Faculty & staff
In your role as faculty or staff, students may perceive you as someone who can lend a helping hand or be a good listener. Your expression of interest and concern may be a critical factor in helping a struggling student find appropriate assistance.
All of us at some time in our lives may have hard days, feel sad, depressed, and/or upset. However, significant distress experienced over a period of time may suggest a more serious problem. It's important to know what to look for and how to reach out for consultation if you become concerned about a student.
Suggested Syllabus Statement:
Interested instructors can include the following statement in their syllabi to help connect their students to our services:
- As a student you may experience a range of issues that can cause barriers to learning, such as strained relationships, increased anxiety, alcohol/drug problems, feeling down, difficulty concentrating and/or lack of motivation. These mental health concerns or stressful events may lead to diminished academic performance or reduce a student's ability to participate in daily activities. Northeast Community College offers services to assist you with addressing these and other concerns you may be experiencing. If you or someone you know are suffering from any of the aforementioned conditions, you can learn more about the broad range of confidential mental health services available on campus via Student Health and Counseling by visiting northeast.edu or calling (402) 844-7277. Counseling Services Office is located in Union 73, Student Health and Counseling, Office 215. You can reach the local Behavior Health Specialist CARE Line when Counseling Services is closed at (888) 370-7003 or 24-hour emergency help is also available through the 24/7 National Suicide Prevention Hotline at 800-273-TALK or at suicidepreventionlifeline.org.
Concern About a Student
Faculty members often serve as mentors and advocates for students striving to reach their educational and career goals. Through the course of these activities, students may look to faculty for an adult perspective or guidance on many issues that impact academics. Students may seek advice from faculty members when faced with personal concerns such as:
- Academic difficulty
- Experience of stress or burnout
- Feelings of anxiety, including performance anxiety, general anxiety and social anxiety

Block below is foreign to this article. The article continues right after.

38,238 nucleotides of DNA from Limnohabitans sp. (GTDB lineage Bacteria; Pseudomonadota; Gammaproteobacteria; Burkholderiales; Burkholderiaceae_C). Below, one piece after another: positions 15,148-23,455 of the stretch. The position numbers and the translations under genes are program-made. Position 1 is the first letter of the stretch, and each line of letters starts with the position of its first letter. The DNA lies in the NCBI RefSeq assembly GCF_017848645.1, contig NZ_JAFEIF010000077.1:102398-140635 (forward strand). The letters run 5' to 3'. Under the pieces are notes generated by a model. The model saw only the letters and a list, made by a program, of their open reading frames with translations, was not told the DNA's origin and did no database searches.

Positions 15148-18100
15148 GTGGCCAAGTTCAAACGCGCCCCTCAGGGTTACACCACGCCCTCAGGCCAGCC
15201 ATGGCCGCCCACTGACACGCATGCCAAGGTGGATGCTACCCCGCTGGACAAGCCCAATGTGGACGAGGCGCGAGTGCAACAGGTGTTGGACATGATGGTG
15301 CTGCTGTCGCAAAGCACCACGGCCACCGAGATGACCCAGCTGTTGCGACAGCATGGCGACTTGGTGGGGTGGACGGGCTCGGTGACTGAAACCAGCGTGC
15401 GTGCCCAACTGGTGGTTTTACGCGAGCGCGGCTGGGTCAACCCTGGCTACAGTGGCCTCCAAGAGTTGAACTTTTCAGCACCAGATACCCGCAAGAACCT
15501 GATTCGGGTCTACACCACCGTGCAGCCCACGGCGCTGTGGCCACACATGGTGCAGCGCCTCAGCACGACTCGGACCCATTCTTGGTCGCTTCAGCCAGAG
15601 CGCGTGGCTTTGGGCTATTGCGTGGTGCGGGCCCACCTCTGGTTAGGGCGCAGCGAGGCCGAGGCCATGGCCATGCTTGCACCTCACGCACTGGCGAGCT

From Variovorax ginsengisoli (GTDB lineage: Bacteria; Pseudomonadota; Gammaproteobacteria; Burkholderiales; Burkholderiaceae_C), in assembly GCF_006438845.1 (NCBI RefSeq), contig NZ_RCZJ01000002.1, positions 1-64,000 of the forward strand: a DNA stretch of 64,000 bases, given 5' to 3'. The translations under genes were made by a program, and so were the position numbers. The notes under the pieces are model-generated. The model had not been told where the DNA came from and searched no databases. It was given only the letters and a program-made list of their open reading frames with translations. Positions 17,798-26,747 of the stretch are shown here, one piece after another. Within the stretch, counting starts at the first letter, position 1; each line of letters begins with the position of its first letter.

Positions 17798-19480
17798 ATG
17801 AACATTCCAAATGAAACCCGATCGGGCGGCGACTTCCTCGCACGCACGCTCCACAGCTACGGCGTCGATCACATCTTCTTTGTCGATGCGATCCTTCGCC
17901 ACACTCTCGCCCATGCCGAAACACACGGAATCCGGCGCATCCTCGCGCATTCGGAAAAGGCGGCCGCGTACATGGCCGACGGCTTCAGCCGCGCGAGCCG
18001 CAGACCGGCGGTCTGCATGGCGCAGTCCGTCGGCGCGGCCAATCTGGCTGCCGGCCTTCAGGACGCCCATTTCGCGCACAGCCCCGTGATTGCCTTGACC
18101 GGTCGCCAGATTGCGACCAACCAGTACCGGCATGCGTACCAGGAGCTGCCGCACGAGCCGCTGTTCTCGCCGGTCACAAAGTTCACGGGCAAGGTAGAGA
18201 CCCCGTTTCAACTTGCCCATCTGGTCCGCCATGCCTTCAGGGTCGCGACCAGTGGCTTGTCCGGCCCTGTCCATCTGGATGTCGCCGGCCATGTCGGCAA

- Lack of familial support or familial conflict
- Feelings of sadness, depression or lack of motivation
- Interpersonal conflict or feeling unsafe on campus
- Problems with drug or alcohol use
- Recent loss or trauma
In addition, through teaching and advising, faculty members interact with a high number of students. This puts faculty members in a position to observe odd or disturbing student behaviors long before mental health professionals have a chance to become aware. Faculty members might observe disturbing behaviors that indicate a mental health concern, such as:
- Written work that indicates disorganized or tangential thoughts
- Marked changes in the quality or completion of work or class attendance
- Threatening or disruptive behavior that interrupts class
- Marked weight loss or appearance of extreme fatigue
- Marked changes in grooming or hygiene
- Appearing intoxicated in class
- Discussion of suicide, self-harm or harm to others in conversation or written work
There are opportunities and risks for faculty intervening when confronted with concerns about students. Faculty can maximize opportunity and decrease risk by remembering these key points:
- The suggestion that a student seeks mental health services can make the difference between whether or not a student seeks those services. Suggestion from a trusted individual, such as faculty, can have a powerful impact.
Faculty need to maintain appropriate boundaries so that they do not learn or solicit more information than is necessary to make an appropriate suggestion to seek mental health services. Often, students in distress exhibit inappropriate or excessive help-seeking behavior that can be deleterious to the faculty-student relationship.
Any indication of suicidal thought, intent or any issue of violence, threats or student safety should be taken very seriously. Suggestion to seek mental health services should be made, or faculty may consider reporting a critical incident to the CARE Team.
Faculty can call Student Health and Counseling at any time to consult about proper ways to intervene with a student of concern.
Faculty are sometimes reticent to approach students in distress and may be unsure of how to show concern. Here are some suggestions for broaching a discussion with students in distress:
- Talk in a quiet, private area away from others
- Show concern for the student's welfare
- Mention grades and performance only as indicators that let you know the student may be having personal difficulties worthy of your concern
- If you have noticed overt changes in the student's behavior, attendance, appearance, or hygiene, approach the subject by highlighting your observation and conveying concern and willingness to help. For example, you might say, "I've noticed that you haven't looked well the past few weeks. I am wondering if you are having any difficulties keeping up in school. I am wondering if I can help in any way."
If you feel that stress or psychological functioning may be impacting the student, make them aware that the Student Health and Counseling is on campus and offers no cost services to students. Many students remain unaware that counseling services are available to them.